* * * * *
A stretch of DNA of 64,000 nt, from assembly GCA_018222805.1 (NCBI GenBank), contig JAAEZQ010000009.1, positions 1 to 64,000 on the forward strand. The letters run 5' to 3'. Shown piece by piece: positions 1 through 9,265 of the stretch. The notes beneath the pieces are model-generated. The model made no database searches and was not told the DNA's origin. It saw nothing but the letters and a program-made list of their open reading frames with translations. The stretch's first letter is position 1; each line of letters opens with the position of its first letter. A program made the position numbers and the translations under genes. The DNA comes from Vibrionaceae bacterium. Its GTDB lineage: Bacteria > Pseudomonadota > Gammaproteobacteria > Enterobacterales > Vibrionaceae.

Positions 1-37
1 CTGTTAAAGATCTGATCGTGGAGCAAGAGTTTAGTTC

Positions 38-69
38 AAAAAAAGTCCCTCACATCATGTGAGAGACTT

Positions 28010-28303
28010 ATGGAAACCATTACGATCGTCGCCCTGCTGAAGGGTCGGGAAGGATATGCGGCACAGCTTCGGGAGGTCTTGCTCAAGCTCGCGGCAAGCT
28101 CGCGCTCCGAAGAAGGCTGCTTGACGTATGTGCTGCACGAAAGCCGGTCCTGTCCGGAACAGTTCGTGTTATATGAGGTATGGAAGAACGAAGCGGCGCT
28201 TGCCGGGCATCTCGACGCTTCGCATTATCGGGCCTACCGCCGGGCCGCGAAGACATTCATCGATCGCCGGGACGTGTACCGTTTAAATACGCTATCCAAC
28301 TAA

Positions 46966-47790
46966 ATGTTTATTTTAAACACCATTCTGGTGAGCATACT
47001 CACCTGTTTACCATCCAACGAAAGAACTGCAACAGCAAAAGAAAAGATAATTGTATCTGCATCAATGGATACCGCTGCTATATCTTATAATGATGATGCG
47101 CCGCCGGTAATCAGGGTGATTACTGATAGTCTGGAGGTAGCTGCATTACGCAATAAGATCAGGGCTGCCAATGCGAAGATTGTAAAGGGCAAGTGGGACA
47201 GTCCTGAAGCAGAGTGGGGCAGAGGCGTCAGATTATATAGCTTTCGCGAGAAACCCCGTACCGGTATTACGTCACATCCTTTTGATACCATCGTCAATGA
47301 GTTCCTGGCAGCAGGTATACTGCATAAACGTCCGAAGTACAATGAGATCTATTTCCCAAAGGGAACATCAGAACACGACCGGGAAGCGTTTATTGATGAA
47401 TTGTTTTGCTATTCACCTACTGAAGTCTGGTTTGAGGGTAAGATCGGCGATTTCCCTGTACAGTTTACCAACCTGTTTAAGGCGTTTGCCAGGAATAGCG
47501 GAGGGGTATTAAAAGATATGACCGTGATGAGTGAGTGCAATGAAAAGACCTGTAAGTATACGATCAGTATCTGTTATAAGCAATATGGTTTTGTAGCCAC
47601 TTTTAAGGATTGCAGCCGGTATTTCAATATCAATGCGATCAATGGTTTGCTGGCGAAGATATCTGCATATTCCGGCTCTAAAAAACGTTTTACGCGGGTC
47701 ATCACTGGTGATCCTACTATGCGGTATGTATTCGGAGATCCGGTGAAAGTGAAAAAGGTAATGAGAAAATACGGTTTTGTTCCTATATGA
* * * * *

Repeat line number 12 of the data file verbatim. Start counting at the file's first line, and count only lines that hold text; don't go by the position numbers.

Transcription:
46966 ATGTTTATTTTAAACACCATTCTGGTGAGCATACT